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Premises owner liable for death of child playing with loaded gun

In Plasencia v. Burton, the Texas Court of Appeals, Houston, affirmed a premises owner's liability for the death of a two-year-old boy who was killed while playing with a loaded shotgun.
 
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    February 12, 2014 /24-7PressRelease/ -- In Plasencia v. Burton, the Texas Court of Appeals, Houston, affirmed a premises owner's liability for the death of a two-year-old boy who was killed while playing with a loaded shotgun that had been left within the boy's reach, and affirmed the award to the father of $100,000 in actual damages.

Facts

On March 5, 2008, the father visited a junk yard to take away scrap metal. He was accompanied by his wife and their two children, ages two and four. The junk yard owner took the children to an office at the junk yard and left them to entertain themselves while the owner and the father loaded scrap metal onto a trailer and the mother painted a different office. Sometime later the father heard an intense noise, after which he immediately stopped working and ran to the office, where he found his son, lying dead on the floor next to a shotgun.

Procedural history

The father sued the property owner for wrongful death. After a bench trial, the trial court determined that the owner was liable and awarded $100,000 in actual damages, for mental anguish, loss of companionship and loss of society.

Liability of premises owner

The owner appealed, arguing that there was no proof presented at trial that he had a legal duty of care to the child. The appeals court held that the owner owed a duty of care to the father and his family, citing legal precedent that a premises owner has a duty under Texas law to take action to make the premises reasonably safe or to warn persons lawfully on the premises of an unreasonable danger. By placing the children in a room with an unsecured, loaded shotgun within their reach, the owner created an unreasonable risk of danger to the children, said the court, and the owner was therefore liable, as the evidence at trial established that the father did not know about the shotgun, while the owner was aware of the gun's presence and failed to warn the father about it.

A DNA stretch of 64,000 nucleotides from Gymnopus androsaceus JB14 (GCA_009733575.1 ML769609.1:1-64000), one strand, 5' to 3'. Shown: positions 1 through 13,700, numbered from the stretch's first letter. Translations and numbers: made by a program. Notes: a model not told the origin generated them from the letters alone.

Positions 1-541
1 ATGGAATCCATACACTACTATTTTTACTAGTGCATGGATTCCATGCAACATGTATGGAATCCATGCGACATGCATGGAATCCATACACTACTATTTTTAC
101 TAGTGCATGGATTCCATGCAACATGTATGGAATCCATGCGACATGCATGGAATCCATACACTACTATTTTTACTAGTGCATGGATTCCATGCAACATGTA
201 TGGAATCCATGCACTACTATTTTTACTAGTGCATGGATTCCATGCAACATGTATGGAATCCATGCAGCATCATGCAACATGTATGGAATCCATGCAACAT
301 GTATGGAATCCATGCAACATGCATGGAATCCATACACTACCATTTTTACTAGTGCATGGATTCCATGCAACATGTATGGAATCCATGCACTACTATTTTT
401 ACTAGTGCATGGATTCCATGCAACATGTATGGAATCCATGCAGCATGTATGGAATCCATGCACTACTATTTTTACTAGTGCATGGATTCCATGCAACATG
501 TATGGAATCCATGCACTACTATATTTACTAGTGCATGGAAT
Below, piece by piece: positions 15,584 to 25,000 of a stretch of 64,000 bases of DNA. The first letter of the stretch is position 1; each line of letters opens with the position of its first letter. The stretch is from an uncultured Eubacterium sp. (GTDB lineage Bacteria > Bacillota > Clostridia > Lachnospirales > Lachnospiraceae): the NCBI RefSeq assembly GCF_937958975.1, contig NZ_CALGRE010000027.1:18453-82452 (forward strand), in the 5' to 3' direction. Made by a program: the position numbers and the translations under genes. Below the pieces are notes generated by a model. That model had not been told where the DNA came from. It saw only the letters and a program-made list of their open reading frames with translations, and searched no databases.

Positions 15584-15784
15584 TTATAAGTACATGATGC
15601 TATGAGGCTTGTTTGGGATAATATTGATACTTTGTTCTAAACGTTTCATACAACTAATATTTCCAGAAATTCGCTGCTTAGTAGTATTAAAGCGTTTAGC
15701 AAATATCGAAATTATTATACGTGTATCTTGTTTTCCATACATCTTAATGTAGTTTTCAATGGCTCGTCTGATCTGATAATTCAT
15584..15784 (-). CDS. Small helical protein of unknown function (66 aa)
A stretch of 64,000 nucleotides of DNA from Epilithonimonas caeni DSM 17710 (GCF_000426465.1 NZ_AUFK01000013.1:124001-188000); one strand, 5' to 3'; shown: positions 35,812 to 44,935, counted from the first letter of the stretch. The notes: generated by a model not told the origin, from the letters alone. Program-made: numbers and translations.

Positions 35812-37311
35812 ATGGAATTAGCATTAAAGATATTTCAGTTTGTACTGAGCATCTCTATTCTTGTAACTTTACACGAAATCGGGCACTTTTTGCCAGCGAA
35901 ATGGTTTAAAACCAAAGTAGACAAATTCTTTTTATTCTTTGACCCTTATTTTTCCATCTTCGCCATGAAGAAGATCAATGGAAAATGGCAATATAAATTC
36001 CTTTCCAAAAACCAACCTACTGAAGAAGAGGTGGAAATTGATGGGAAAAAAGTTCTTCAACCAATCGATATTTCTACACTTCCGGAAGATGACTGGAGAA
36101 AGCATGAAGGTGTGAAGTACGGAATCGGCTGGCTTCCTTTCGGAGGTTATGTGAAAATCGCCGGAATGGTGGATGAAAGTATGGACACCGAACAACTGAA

Liability of parents

The owner also argued that the parents had a duty to supervise their minor children, that the parents should have known that a scrap yard is generally not a safe place, and that the child's death was a result of a breach by them of their parental duty. The appeals court held that that the parents' alleged negligence cannot excuse the owner from liability where the owner knew the children were playing alone in a room with a loaded, unsecured shotgun which he failed to remove or warn the parents about.

Proof of damages

The owner also argued that there was no proof offered at trial to support the trial court's award. The appeals court determined that grief-stricken parents do not need to submit evidence of physical symptoms to prove their mental anguish in the loss of a child. The father's testimony of the grisly details of discovering his son's body was sufficient proof to support the award for mental anguish, loss of companionship and loss of society. The court also compared the amount of damages awarded in similar wrongful death cases and determined that $100,000 would fairly and reasonably compensate the father for the damages he suffered as a result of his son's death.

Individuals who have suffered loss as a result of another's negligence or other wrongful acts are urged to seek the advice and assistance of a competent attorney experienced in personal injury and wrongful death matters.

Article provided by The Krist Law Firm, P.C.
Visit us at www.kristlaw.com



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